Between caring for his grandmother, working odd jobs, DJ-ing, and more, Mumford, inspired by the late Clyde Stubblefield, a self-taught drummer, devoted all of his free time to become adept at the mechanics and science of drumming. Adding his skills that he learned from Hip-Hop production, Mumford’s dedication to his new instrument made its way into his latter rap releases but after the passing of his grandmother in 2016, J-Zone the rapper was no more.

Life has an interesting way of placing folks in your path that will transform your entire outlook and oftentimes, they were there the whole time. Pablo Martin, whom Mumford plays alongside with as part of The Du-Rites, was actually known to him initially as a studio engineer. Martin mastered all of Mumford’s J-Zone releases save for Music For Tu Madre. It wasn’t until later that Mumford discovered that Martin himself had an extensive career as a musician, playing guitar for the Tom Tom Club among other endeavors.

Social media, for all of its negative connotations, can sometimes be beneficial. Mumford explained that a Facebook post announcing a potential jam session only got one response, and that came from Martin.

“The first song he and I did together, ‘The Chief & I,’ that’s on our first album was actually recorded in 2013 but we redid because I got better at drumming,” Mumford shared. The “blaxploitation” groove of “The Chief & I” sounds like it was made in a hazy Memphis studio in 1972, not a Queens basement just eight years ago.

With funk music firmly in his wheelhouse, Hip-Hop wasn’t quite done with Mumford but an SXSW showcase in March of 2016 was when he was definitely tossed out with the bathwater.

“I was in this Hip-Hop supergroup and this performance was the worst 15 minutes of my life,” Mumford shared, with just the faintest hint of disgust in his voice.

“I rapped and played the drums that day, and it was the first time I rapped live in a long time but we were basically booed off the stage. I went back to my Airbnb and realized that this was the end for me,” Mumford continued, adding that he not only lost his grandmother, but his relationship at the time ended, and the supergroup imploded within a two to three-week period.

Mumford made mention that some of his J-Zone fans weren’t initially receptive to his revival as a drummer, but those who knew him best understood that this was who he was all along.

“Some people didn’t get it and were like ‘get back to the rapping’ but my boys, they were like this is really you,” Mumford said. “They noticed I had the afro and the funky print shirts and this was like a dream. I got to play on records with Eddie Palmieri and Robert Glasper. I ended up doing drums for Lord Finessse’s Motown State Of Mind album. I was sampled by DangerMouse. When your heart is in it, people can tell and it’s been paying off.”

Our discussion naturally shifted to some of the drummers he’s both influenced by and continues to study.

The aforementioned Clyde Stubblefield was named along with George “Funky” Brown of Kool & The Gang fame, legendary bandleader and sideman Bernard Purdie, Memphis drummer Joe Dukes, jazz drummer Jack DeJohnette, Michigan drummer Elvin Jones, Mitch Mitchell, who drummed for Jimi Hendrix, New Orleans jazz and funk drummer James Black, Joseph “Ziggy” Modeliste of The Meters fame, Mike Clark, and Mumford named B.T. Express drummer Leslie Ming as a mentor of his.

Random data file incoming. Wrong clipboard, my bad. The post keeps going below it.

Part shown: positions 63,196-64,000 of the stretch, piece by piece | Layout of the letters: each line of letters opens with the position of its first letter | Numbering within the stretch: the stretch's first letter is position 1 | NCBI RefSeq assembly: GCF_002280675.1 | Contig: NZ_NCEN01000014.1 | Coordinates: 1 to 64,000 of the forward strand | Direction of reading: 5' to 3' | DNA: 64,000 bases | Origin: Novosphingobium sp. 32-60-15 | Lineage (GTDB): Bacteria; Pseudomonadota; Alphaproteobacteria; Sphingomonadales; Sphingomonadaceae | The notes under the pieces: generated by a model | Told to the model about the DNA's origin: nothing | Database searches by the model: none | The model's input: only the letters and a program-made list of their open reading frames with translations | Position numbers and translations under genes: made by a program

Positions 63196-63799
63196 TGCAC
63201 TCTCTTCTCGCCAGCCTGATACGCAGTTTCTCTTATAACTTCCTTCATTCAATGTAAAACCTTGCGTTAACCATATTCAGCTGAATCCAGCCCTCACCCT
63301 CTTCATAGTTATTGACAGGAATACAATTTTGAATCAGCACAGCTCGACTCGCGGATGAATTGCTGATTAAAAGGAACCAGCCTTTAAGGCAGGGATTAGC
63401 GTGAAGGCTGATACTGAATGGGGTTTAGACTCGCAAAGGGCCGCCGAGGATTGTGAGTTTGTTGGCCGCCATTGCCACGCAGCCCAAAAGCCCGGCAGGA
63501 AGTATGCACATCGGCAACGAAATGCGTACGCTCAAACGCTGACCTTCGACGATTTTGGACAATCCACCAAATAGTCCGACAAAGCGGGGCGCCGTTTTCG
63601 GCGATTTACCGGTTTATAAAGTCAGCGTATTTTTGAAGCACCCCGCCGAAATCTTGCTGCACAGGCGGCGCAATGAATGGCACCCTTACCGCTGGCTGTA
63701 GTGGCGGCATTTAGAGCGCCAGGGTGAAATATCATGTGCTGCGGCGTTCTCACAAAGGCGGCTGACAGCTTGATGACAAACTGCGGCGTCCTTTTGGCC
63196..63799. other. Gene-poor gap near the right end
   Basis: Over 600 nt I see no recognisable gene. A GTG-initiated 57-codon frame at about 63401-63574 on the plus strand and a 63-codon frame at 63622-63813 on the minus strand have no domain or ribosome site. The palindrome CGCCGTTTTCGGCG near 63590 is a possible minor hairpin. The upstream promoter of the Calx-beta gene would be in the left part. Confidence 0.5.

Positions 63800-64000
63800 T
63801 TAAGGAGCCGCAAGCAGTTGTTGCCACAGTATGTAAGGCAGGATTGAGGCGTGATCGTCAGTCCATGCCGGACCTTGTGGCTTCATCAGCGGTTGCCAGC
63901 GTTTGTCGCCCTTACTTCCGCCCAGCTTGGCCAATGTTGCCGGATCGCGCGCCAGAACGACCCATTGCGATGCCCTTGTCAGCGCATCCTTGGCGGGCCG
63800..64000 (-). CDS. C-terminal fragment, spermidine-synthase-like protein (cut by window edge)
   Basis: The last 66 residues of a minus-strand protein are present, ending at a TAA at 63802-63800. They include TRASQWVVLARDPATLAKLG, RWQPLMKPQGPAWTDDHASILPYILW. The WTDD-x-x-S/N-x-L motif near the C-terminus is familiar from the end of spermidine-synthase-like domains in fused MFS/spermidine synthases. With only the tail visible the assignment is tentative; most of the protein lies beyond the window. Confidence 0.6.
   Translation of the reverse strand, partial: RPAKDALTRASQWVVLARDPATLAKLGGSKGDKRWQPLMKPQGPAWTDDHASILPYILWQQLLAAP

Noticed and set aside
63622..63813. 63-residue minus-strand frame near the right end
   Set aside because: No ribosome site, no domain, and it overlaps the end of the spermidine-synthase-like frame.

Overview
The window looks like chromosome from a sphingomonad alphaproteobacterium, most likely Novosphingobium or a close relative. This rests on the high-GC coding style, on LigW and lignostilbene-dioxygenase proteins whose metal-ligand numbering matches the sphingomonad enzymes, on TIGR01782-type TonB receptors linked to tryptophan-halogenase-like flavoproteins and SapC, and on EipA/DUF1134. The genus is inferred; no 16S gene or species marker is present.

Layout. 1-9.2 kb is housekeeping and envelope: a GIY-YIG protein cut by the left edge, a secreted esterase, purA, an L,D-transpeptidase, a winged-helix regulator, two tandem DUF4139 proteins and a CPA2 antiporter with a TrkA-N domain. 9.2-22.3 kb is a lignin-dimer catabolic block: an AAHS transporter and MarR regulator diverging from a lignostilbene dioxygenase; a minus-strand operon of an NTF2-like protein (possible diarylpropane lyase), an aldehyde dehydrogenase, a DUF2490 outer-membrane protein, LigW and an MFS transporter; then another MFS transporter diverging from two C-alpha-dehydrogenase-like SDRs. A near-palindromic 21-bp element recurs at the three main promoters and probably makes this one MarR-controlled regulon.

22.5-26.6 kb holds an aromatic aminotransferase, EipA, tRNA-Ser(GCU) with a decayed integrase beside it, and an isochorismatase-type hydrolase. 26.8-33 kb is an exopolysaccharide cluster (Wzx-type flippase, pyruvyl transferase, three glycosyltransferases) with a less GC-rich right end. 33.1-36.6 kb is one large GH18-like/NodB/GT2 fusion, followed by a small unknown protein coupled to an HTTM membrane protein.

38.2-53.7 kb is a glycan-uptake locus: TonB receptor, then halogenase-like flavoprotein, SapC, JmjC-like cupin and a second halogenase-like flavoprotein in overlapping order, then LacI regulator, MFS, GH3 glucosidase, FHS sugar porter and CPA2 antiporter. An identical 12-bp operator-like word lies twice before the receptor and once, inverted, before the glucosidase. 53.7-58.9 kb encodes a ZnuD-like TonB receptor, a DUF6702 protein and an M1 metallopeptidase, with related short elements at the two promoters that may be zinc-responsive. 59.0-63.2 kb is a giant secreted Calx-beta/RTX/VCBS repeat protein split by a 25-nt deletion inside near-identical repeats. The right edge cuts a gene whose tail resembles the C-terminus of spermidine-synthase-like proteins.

Mumford’s journey is far from over, even as a man now in his early 40s. Already several projects deep with Martin and creating a collection of breakbeats and drum kits for producers, in some ways Mumford is still connected to the music that put his name on the map yet this time, he’s doing it through a channel that is authentic to his current musical pursuits.

“One of my biggest quirks as an artist is I can’t live in the past,” Mumford says. “I’m already looking ahead and I don’t want to keep reliving my past days. I think my grandmother dying in 2016 was the push I needed and I can even sometimes feel her with me saying ‘go handle your business.’”

His drums have been used by some of his contemporaries such as The Alchemist, and Madlib used a portion of his drums for the track “Road Of The Lonely Ones” from the Oxnard, Calif. producer’s latest album, Sound Ancestors. In closing, we asked Mumford how does it feel to see some of his peers continue on and even pull from his music to aid their own compositions.

“It’s been a blessing, this journey I took. I’ve had that fire, and I been burned out. I know what it’s like to be burned out, so now, I do whatever I can to protect my passion and never end up where I was again,” Mumford shared.

“I’m going to have my ups and downs but why do something if you’re not passionate? And to see my peers like Madlib use my drums for his music, [it] made me incredibly happy to contribute to Hip-Hop while not really having to be a part of it. Don’t get it twisted, I still love Hip-Hop as a fan, but I don’t enjoy being a Hip-Hop artist myself,” Mumford concluded with a knowing laugh.

To learn more about Jay Mumford, The Du-Rites, and all things related within, check out Mumford’s website here.

Photo: Justin Pounds

The Drummer Got Some: The Reinvention & Reignition Of Jay “J-Zone” Mumford Pt. 2  was originally published on hiphopwired.com